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New $20 Million Jain Temple Opens in India

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New $20 Million Jain Temple Opens in India


Filed under: Religion, United States — Michael van der Galien on October 9, 2008 @ 8:30 pm CEST


A new Jain temple was opened in California, the United States last weekend. Adherents of this faith share a belief in reincarnation and nirvana with Hinduism, but differs in quite some ways from it nonetheless. The new temple had a tremendously high price tag to it, $20 million. It is likely to attract followers, tourists and scholars en masse.

The Jain religion originates from India, the first Jain families settled in Orange County, California approximately 40 - 45 years ago.

07b5553b-8113-4faf-8dea-317b0f4228e9_preview.jpg They built the first Jain temple for worship in the United States in 1988, but replaced it now with a new one.

The Associated Press described the new Jain Temple as follows: ‘The soaring marble-and-limestone facade takes up almost an entire block in this working class city and dominates a mundane scene of laundromats, auto repair shops and taco stands with its domed roof and gleaming, coffee-colored pillars.’

Where they built the first, simple, temple in 1988, it is now replaced by a building with ‘intricate images of instrument-playing goddesses, idols, elephants and flowering lotuses line the marble walls and ceiling.’ ‘The designs were inspired by two famous Jain temples in India, both about 1,000 years old; tons of Indian marble were shipped in crates over six months to recreate the imagery, paid for almost entirely by member donations.’

“You don’t see temples this size very often, even in India,” said Dilip V. Shah, president of Federation of Jain Associations in North America. “It’s so majestic. … This is something to admire, and it inspires others.”

Ashok Savla, president of Jain Center of Southern California told AP reporters that one of the main reasons for the decision to build the new temple, rich in splendour, was that many Jains have trouble keeping their faith and traditions in an increasingly changing society.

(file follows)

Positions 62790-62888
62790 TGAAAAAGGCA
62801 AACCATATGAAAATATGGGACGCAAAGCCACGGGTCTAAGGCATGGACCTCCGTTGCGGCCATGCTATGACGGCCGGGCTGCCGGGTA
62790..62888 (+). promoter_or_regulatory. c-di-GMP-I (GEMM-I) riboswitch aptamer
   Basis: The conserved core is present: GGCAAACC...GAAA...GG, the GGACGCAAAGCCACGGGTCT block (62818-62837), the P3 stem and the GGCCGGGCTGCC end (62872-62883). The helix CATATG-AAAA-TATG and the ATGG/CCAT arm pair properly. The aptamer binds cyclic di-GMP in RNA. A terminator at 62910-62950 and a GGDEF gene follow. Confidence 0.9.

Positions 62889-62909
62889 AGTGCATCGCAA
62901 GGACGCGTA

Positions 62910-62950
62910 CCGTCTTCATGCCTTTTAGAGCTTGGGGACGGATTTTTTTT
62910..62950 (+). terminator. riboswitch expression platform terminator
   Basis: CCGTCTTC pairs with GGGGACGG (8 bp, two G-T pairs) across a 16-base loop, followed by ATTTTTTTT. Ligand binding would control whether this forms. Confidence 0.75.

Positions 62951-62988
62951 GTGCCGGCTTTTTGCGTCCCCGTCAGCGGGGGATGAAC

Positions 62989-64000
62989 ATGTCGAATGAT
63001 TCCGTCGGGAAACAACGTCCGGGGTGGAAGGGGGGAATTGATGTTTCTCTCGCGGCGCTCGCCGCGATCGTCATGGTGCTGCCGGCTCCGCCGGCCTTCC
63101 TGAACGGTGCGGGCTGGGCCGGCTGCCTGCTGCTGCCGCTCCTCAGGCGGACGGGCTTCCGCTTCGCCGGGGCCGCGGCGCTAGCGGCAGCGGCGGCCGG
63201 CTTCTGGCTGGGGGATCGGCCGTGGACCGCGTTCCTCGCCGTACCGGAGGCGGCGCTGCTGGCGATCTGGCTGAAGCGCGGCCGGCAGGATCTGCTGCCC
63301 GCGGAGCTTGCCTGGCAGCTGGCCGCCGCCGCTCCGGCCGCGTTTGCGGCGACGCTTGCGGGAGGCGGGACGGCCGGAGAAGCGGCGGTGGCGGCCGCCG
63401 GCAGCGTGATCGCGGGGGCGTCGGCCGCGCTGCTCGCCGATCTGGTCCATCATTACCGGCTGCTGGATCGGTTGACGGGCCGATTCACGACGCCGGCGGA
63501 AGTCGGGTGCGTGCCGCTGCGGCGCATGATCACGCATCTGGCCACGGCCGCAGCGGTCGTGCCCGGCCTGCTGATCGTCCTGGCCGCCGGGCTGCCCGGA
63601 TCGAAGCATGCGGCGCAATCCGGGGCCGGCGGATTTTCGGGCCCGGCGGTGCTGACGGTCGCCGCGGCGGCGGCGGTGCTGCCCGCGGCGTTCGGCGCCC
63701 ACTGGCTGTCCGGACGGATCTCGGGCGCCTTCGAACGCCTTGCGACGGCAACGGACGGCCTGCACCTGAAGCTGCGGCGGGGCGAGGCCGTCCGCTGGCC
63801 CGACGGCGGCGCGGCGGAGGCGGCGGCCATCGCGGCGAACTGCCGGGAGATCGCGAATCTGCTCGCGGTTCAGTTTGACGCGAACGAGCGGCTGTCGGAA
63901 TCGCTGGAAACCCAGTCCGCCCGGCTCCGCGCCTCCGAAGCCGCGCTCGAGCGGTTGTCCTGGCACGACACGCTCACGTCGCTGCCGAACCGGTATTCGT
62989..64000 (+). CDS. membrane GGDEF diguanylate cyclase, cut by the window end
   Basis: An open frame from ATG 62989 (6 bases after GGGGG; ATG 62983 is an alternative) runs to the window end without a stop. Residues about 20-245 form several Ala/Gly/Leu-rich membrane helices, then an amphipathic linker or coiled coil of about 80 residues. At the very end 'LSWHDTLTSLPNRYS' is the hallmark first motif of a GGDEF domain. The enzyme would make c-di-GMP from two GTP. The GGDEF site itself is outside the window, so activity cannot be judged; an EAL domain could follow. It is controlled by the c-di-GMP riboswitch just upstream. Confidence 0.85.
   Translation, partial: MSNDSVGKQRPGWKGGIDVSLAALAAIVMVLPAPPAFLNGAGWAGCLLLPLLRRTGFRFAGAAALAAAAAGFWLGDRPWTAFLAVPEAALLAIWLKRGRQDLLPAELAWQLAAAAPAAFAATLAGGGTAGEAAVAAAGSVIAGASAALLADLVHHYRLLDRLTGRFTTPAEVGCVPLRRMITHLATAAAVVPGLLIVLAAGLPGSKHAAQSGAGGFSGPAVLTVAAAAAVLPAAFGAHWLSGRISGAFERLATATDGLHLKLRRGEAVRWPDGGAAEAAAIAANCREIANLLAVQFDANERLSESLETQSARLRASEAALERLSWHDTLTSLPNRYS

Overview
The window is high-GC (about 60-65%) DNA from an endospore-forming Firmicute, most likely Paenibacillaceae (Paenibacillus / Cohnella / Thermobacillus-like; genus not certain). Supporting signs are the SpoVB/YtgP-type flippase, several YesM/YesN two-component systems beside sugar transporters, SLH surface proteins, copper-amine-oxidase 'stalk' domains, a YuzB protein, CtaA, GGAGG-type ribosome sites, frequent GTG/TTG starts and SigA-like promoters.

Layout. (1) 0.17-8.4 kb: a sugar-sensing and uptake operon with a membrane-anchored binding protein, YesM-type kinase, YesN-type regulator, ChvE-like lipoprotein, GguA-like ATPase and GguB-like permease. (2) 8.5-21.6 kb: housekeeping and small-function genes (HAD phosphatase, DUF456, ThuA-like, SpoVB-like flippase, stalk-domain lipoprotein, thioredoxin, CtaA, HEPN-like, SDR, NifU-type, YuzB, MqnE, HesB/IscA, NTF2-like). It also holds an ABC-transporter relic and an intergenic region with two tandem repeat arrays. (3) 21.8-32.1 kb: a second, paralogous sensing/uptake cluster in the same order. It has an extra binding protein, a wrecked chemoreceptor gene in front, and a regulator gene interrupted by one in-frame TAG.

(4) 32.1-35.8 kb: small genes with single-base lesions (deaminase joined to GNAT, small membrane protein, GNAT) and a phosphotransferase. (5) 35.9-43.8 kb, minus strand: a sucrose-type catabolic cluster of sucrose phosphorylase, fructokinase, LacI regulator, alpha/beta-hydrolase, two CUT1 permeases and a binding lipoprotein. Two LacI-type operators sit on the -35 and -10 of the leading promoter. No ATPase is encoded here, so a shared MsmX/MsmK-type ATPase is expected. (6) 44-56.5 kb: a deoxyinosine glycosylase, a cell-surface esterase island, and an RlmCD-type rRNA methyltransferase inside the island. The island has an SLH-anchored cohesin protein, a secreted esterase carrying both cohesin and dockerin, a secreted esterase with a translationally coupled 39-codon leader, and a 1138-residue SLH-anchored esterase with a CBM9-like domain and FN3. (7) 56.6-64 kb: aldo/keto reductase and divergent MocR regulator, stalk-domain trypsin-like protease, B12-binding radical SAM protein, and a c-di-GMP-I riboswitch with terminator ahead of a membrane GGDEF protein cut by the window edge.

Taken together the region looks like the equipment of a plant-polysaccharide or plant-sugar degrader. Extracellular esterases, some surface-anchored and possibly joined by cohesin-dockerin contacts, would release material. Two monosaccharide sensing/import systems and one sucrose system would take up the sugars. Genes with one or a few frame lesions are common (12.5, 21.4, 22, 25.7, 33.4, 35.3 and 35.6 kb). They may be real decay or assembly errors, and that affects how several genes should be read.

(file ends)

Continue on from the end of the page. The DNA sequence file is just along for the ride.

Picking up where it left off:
“In this day and age, there’s so much violence in our lives and here we are with a philosophy of nonviolence. How do we pass these values on to the next generation?” Savla said. “We need a place where we can have our children start learning the values that we all believe in.”

Less than 1 million Indians practice Jainism, but the faith can count on millions of adherents worldwide, and approximately 100,000 in the United States. It teaches nonviolence and vegetarianism.

The new Jain temple was opened with a spectacular party. Adherents to Jainism danced, worship and attended theater plays for 11 days before the dessert of the celebration took place: on Saturday, the new temple was opened.

‘The temple opened last weekend after 11 days of dancing, worship and theater organized by the 1,500-member community, topped off by a parade and sacred ceremony to install 47 marble idols in their new home. Twenty-four of the statues, which Jains worship, represent people who attained enlightenment through repeated reincarnation,’ the AP explained in its report about the celebration.

‘Together with its attached cultural center, classrooms and a planned 10,000-tome library, the complex will be the largest Jain spiritual center outside India.’

‘The completed project will include 15 classrooms so that hundreds of children can take religion classes and learn Hindi and Gujarti to read religious texts, said Savla. Some of the classrooms will share space with the library, the largest collection of Jain writings outside India,’ the report went on to say.

It is yet another sign of America’s tolerance towards religious minorities and their inherent right to practice their beliefs in that country. Jains have problems exercising their faith in a variety of countries, the U.S. clearly not being one of them. The new temple enables them to become part of America’s rich religious life and history.

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Oh thanks, this is great news for my cousins out there in the US. :)


Yes, after having witnessed the deviant behaviour of the Vaishnava institutions there're many Hindus in US stating, only the cows in India are holy but not the cows in US.

Fundamental Jainism seems the right answer to correct this development.

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